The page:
What China's Army-issue underwear reveals

What lies beneath says something about the Chinese military's priorities.

Free as a breeze? People's Liberation Army soldiers practice skiing in sub-zero temperatures in Heihe, China, in November.

There’s a lot to learn from an article that just appeared on the website of the Chinese People’s Liberation Army; for example, Chinese soldiers’ underpants were equipped with elasticated waistbands only in the 21st  century.

Until recently, the article recalls, an infantryman would “have to worry about the rope of his big underpants, which would loosen suddenly but could never be untied when he wanted to answer the call of nature.”

Behind this tantalizing tidbit lies an illuminating point: Chinese military planners pay more attention to aircraft carriers and satellite-killer rockets than they do to their foot soldiers. Chinese infantrymen have a tradition of stripped-down fighting that dates back to the days when the Communist Party was fighting a guerrilla war before the revolution. Money is no longer so scarce, but Beijing is still not spending much on its lowly grunts.

The battlefield equipment that the average Chinese fighter wears would cost the equivalent of “two entry level iPhone6's,” says the article. His American counterpart would be carrying gear worth 10 times that, the equivalent of “a mid-level car,” according to the reporter’s estimate.

An example: US soldiers wear Kevlar helmets equipped with communications technology. Most Chinese soldiers, the article says, are still wearing steel helmets; only a minority have Kevlar models and none of them have earphones or microphones.

“Communications basically relies on yelling,” the article quotes a soldier on the point of retiring after 16 years’ service, Wang Fujian, as saying.

Still, they can consider themselves lucky to have helmets at all. During the last war that Chinese troops fought – a border conflict with Vietnam in 1979 – helmets were not even standard issue, scorned as “equipment of the weak,” the article recalls.

That kind of thinking has not entirely died out in the Chinese military. Although China is the largest exporter in the world of body armor, very few of its soldiers are provided with bulletproof jackets. “Some leaders think that it is too indulgent to wrap soldiers with too much equipment,” the article quotes a PLA logistics instructor, Cui Xianwei, as saying.

That attitude contrasts sharply with the approach taken by the US Army, which provides dismounted soldiers with Kevlar boxers to protect them against improvised explosive devices.

An elasticated waistband – and a fetching camouflage pattern according to an illustration on the website – is as high tech as Chinese military underwear gets.

China has the second largest military budget in the world, (far) behind the United States. “But in fact, second place did not bring Chinese soldiers more sense of security,” the PLA website article says.

It points out that according to an article published by the state-run news agency Xinhua earlier this year, spending on soldiers’ individual equipment has remained flat for the past five years, even as the overall military budget has doubled.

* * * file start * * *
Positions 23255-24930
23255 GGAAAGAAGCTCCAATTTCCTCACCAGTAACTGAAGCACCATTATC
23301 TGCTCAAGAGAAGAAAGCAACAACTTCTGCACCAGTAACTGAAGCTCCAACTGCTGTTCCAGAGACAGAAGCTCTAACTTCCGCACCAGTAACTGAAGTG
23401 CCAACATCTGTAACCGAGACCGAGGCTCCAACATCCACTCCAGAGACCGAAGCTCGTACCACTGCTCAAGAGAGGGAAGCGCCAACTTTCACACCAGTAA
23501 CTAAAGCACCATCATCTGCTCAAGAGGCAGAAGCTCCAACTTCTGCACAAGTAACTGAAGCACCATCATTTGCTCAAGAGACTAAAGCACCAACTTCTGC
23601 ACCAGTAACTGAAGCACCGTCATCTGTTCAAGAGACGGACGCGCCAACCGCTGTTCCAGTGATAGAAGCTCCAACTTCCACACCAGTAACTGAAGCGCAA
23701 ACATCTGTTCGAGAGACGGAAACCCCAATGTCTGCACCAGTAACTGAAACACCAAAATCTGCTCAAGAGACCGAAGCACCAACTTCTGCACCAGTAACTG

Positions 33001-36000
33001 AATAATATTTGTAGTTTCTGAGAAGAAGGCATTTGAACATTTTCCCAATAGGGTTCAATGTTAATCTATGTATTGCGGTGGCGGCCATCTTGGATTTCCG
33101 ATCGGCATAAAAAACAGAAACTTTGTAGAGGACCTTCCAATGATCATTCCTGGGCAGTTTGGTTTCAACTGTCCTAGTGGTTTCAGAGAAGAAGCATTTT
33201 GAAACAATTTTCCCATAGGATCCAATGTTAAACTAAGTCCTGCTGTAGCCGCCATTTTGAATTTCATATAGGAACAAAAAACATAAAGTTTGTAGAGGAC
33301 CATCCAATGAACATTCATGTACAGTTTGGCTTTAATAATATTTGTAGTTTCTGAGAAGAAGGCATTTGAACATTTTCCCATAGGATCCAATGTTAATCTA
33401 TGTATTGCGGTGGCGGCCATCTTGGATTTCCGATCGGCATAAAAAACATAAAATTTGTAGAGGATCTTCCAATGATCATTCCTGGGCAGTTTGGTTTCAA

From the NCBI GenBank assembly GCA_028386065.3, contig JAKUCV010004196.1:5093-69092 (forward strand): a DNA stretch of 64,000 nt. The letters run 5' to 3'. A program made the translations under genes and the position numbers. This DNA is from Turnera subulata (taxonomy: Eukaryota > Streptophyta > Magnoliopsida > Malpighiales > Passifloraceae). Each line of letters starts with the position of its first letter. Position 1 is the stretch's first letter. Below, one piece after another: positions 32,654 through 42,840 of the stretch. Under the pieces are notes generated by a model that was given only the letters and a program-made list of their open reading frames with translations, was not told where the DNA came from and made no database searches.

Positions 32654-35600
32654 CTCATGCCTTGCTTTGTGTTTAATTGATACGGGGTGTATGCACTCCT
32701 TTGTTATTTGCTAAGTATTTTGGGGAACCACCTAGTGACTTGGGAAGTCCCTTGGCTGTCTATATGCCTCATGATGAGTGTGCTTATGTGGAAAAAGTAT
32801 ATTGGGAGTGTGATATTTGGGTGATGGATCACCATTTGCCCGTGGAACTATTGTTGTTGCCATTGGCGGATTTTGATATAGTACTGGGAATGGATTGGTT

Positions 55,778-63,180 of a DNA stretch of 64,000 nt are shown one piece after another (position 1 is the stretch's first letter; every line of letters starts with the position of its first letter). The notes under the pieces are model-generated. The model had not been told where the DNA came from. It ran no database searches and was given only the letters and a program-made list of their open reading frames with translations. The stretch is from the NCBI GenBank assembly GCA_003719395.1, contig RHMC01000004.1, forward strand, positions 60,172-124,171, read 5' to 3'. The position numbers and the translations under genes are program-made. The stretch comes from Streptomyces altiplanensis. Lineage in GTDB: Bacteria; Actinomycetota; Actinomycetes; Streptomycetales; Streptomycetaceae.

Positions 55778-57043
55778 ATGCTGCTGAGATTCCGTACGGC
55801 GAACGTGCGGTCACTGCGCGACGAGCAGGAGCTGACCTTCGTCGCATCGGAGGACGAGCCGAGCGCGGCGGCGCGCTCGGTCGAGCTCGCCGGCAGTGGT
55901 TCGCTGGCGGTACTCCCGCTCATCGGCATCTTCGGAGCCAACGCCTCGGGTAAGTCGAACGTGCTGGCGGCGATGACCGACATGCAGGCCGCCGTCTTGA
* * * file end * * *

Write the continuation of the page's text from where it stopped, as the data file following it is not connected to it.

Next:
That is counterproductive, suggests one unnamed PLA political officer quoted in the article. “We educate soldiers that we shall fear neither hardship nor death,” he says. “But if we provide him with advanced protective equipment he will feel very assured, and as a result he will have more confidence to win the war.” 

You've read  of  free articles. Subscribe to continue.
Real news can be honest, hopeful, credible, constructive.
What is the Monitor difference? Tackling the tough headlines – with humanity. Listening to sources – with respect. Seeing the story that others are missing by reporting what so often gets overlooked: the values that connect us. That’s Monitor reporting – news that changes how you see the world.

Dear Reader,

About a year ago, I happened upon this statement about the Monitor in the Harvard Business Review – under the charming heading of “do things that don’t interest you”:

“Many things that end up” being meaningful, writes social scientist Joseph Grenny, “have come from conference workshops, articles, or online videos that began as a chore and ended with an insight. My work in Kenya, for example, was heavily influenced by a Christian Science Monitor article I had forced myself to read 10 years earlier. Sometimes, we call things ‘boring’ simply because they lie outside the box we are currently in.”

If you were to come up with a punchline to a joke about the Monitor, that would probably be it. We’re seen as being global, fair, insightful, and perhaps a bit too earnest. We’re the bran muffin of journalism.

But you know what? We change lives. And I’m going to argue that we change lives precisely because we force open that too-small box that most human beings think they live in.

The Monitor is a peculiar little publication that’s hard for the world to figure out. We’re run by a church, but we’re not only for church members and we’re not about converting people. We’re known as being fair even as the world becomes as polarized as at any time since the newspaper’s founding in 1908.

We have a mission beyond circulation, we want to bridge divides. We’re about kicking down the door of thought everywhere and saying, “You are bigger and more capable than you realize. And we can prove it.”

If you’re looking for bran muffin journalism, you can subscribe to the Monitor for $15. You’ll get the Monitor Weekly magazine, the Monitor Daily email, and unlimited access to CSMonitor.com.

QR Code to What China's Army-issue underwear reveals
Read this article in
QR Code to Subscription page
Start your subscription today